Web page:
OKLAHOMA CITY —
Latest round of snow, ice keeps residents inside
Oklahoma residents hunkered down indoors for the third time this week as icy roads and bitterly cold temperatures closed schools and government offices and canceled sporting events on Thursday.
The winter storm spread 1 to 3 inches of snow across the Oklahoma City metro area early Thursday but had moved out of the state by mid-afternoon, said Ryan Barnes, meteorologist with the National Weather Service in Norman. Areas in northeast Oklahoma saw 1-2 inches of snow.
It was the latest in a series of storms to wallop the state, where residents are getting used to seeing school closings scroll across the bottom of their television screens this winter. On Thursday, several districts canceled classes and sports events again, including Oklahoma City Public Schools. And nonessential state employees in Canadian, Cleveland, Lincoln, Logan, McClain, Oklahoma and Pottawatomie counties were allowed to remain at home until 10 a.m. Thursday because of hazardous road conditions. Several tribal governments also shuttered or opened late because of weather.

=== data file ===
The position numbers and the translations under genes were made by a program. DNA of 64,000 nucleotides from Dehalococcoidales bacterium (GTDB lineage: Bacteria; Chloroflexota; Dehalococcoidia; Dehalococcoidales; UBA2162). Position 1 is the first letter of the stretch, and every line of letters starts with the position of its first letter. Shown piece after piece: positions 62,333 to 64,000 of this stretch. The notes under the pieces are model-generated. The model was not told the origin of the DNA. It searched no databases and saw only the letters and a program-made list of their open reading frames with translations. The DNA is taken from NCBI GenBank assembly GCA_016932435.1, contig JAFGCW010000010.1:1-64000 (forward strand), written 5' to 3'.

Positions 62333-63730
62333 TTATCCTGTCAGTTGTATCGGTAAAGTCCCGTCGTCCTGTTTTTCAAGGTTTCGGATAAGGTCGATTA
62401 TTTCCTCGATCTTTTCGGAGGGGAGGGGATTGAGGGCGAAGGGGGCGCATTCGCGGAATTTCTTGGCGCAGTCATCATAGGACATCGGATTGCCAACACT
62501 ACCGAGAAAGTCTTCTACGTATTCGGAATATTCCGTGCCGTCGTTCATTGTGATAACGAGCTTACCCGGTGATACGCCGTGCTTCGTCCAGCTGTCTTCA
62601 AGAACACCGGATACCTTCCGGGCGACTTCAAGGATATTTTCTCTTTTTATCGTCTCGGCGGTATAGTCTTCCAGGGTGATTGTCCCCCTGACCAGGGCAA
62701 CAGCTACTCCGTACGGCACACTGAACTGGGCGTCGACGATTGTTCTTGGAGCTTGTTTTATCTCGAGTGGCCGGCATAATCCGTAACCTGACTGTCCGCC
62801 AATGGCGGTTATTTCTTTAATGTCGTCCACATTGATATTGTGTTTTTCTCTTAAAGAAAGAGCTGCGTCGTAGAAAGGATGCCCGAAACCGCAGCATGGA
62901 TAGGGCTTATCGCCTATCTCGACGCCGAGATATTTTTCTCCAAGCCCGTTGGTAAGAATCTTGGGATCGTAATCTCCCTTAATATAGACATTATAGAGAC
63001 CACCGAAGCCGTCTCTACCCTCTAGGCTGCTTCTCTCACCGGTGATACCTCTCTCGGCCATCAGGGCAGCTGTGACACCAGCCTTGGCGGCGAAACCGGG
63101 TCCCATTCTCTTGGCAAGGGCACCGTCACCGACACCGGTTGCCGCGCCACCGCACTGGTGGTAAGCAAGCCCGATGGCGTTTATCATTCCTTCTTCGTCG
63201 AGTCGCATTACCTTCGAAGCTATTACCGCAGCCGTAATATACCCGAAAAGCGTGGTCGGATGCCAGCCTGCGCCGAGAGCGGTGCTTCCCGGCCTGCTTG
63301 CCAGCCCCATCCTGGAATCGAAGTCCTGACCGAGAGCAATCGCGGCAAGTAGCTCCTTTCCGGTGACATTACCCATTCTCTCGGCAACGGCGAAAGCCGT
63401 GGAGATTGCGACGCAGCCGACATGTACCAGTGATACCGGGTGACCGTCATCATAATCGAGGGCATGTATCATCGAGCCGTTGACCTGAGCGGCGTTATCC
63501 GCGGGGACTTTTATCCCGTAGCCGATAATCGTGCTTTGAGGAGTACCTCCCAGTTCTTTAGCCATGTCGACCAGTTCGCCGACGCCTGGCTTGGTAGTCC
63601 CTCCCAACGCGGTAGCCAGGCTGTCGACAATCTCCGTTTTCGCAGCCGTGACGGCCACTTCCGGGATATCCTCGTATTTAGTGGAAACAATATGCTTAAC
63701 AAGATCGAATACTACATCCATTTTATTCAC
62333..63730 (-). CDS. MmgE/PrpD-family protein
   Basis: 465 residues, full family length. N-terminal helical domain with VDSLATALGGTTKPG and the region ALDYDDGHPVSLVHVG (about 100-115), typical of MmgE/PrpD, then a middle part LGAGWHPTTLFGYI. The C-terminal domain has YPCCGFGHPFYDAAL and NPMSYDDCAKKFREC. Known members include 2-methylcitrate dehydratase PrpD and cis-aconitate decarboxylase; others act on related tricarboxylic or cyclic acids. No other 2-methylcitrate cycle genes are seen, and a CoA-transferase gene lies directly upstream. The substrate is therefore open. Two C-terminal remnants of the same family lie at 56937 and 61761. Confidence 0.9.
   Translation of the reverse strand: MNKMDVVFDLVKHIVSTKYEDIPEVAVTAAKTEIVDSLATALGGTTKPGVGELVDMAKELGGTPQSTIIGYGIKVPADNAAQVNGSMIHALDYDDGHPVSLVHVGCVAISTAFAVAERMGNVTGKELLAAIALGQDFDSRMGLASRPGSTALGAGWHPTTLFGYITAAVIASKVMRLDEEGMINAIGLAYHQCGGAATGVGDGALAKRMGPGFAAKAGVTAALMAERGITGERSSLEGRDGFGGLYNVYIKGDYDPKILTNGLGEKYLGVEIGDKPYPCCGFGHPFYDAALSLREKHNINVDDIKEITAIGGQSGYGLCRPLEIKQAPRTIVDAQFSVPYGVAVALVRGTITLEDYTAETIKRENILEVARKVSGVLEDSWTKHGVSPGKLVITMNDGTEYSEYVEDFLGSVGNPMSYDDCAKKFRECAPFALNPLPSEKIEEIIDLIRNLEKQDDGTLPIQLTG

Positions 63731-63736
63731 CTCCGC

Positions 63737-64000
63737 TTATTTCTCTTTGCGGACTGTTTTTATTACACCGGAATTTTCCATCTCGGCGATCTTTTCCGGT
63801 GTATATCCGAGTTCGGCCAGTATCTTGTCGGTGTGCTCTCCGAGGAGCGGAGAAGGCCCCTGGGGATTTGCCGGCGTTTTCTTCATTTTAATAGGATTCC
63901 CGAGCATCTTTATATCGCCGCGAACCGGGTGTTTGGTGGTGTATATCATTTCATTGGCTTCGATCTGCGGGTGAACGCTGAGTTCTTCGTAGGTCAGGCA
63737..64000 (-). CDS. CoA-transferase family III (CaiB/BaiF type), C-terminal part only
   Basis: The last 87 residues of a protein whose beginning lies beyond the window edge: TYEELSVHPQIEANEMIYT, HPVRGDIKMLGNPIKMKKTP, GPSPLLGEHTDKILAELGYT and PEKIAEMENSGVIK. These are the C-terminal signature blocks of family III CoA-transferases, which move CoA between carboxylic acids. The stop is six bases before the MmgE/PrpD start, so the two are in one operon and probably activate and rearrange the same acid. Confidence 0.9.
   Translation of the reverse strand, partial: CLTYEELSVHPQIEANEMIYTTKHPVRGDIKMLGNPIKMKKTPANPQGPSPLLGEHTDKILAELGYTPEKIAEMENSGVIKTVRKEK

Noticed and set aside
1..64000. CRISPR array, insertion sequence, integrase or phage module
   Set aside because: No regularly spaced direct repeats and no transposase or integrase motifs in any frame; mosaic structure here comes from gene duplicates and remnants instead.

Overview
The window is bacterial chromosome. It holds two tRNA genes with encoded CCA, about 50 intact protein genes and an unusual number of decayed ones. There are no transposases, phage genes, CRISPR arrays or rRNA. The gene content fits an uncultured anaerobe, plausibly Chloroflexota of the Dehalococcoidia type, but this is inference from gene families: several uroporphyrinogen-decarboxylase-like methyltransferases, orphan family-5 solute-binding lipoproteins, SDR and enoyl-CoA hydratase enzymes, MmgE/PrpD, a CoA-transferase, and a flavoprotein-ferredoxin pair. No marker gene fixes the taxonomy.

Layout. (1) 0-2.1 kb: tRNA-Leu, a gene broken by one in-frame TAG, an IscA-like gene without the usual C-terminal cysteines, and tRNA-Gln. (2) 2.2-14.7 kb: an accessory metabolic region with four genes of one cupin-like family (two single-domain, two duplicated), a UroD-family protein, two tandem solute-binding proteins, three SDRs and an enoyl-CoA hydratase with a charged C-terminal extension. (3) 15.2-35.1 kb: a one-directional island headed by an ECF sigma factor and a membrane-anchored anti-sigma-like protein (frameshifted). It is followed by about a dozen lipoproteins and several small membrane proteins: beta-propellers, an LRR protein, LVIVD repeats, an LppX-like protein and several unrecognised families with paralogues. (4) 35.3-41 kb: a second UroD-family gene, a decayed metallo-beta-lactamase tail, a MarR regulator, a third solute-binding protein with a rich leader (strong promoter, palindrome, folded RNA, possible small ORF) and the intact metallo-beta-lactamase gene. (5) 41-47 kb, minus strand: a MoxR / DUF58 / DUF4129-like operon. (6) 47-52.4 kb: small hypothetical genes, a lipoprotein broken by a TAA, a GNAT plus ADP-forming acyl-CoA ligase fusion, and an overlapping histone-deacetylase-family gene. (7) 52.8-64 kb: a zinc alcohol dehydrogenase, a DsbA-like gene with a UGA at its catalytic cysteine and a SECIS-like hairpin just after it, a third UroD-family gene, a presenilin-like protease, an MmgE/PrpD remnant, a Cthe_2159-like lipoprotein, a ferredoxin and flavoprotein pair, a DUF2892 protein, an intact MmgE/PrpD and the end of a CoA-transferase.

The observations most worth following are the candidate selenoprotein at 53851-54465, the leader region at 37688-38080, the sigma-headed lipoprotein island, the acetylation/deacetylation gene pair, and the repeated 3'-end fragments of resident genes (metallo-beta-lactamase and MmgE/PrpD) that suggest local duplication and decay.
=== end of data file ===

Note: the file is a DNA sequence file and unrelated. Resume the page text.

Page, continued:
Emergency Medical Services Authority responded to several injury accidents as well as reports of cold exposure and people slipping and falling, said spokeswoman Lara O’Leary. Paramedics urged parents to make sure children playing outside in the snow were bundled up with hats, gloves and several loose layers underneath a warm winter coat.
Temperatures were in the single digits for many locations, said Barnes, the meteorologist. Oklahoma City reached a low of 9 degrees on Thursday, while Arnett in northwestern Oklahoma reached 0. Wind chills dipped into negatives Thursday morning.
Oklahoma City-area resident Angie Milligan said it’s not the ice or snow that keeps her indoors during inclement weather, but the bitterly cold temperatures and wind.
“I feel like this is out of the ordinary. I feel like it’s been a lot harsher than we’re used to,” Milligan, 49, said. “It just seems like there’s been a lot more of it this year.”
Milligan, who works in the administrative offices at a private school, said the many weather days that some districts have to take make it difficult for teachers to stay on track with their curriculum schedule.